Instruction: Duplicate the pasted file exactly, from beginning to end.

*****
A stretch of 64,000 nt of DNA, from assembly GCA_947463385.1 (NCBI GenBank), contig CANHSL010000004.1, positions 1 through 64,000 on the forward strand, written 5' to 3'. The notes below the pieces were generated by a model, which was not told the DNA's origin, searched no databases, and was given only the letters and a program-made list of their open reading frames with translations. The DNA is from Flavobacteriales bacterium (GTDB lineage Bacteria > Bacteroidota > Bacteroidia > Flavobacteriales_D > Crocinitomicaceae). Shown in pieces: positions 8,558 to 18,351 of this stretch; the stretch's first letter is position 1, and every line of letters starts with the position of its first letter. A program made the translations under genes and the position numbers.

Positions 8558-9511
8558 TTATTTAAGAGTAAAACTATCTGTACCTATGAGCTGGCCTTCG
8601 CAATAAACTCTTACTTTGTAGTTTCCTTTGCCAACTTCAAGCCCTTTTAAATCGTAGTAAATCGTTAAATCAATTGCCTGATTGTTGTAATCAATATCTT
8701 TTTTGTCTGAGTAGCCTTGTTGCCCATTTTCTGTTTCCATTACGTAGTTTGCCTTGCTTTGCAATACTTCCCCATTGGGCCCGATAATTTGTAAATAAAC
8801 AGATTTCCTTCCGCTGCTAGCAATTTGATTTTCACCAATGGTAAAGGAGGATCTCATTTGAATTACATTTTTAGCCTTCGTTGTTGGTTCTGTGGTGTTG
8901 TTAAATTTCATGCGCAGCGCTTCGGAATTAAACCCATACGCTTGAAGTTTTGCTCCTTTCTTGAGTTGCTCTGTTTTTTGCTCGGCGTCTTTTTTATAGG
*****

A stretch of 64,000 nt of DNA, from assembly GCA_947463385.1 (NCBI GenBank), contig CANHSL010000004.1, positions 1 through 64,000 on the forward strand, written 5' to 3'. The notes below the pieces were generated by a model, which was not told the DNA's origin, searched no databases, and was given only the letters and a program-made list of their open reading frames with translations. The DNA is from Flavobacteriales bacterium (GTDB lineage Bacteria > Bacteroidota > Bacteroidia > Flavobacteriales_D > Crocinitomicaceae). Shown in pieces: positions 8,558 to 18,351 of this stretch; the stretch's first letter is position 1, and every line of letters starts with the position of its first letter. A program made the translations under genes and the position numbers.

Positions 8558-9511
8558 TTATTTAAGAGTAAAACTATCTGTACCTATGAGCTGGCCTTCG
8601 CAATAAACTCTTACTTTGTAGTTTCCTTTGCCAACTTCAAGCCCTTTTAAATCGTAGTAAATCGTTAAATCAATTGCCTGATTGTTGTAATCAATATCTT
8701 TTTTGTCTGAGTAGCCTTGTTGCCCATTTTCTGTTTCCATTACGTAGTTTGCCTTGCTTTGCAATACTTCCCCATTGGGCCCGATAATTTGTAAATAAAC
8801 AGATTTCCTTCCGCTGCTAGCAATTTGATTTTCACCAATGGTAAAGGAGGATCTCATTTGAATTACATTTTTAGCCTTCGTTGTTGGTTCTGTGGTGTTG
8901 TTAAATTTCATGCGCAGCGCTTCGGAATTAAACCCATACGCTTGAAGTTTTGCTCCTTTCTTGAGTTGCTCTGTTTTTTGCTCGGCGTCTTTTTTATAGG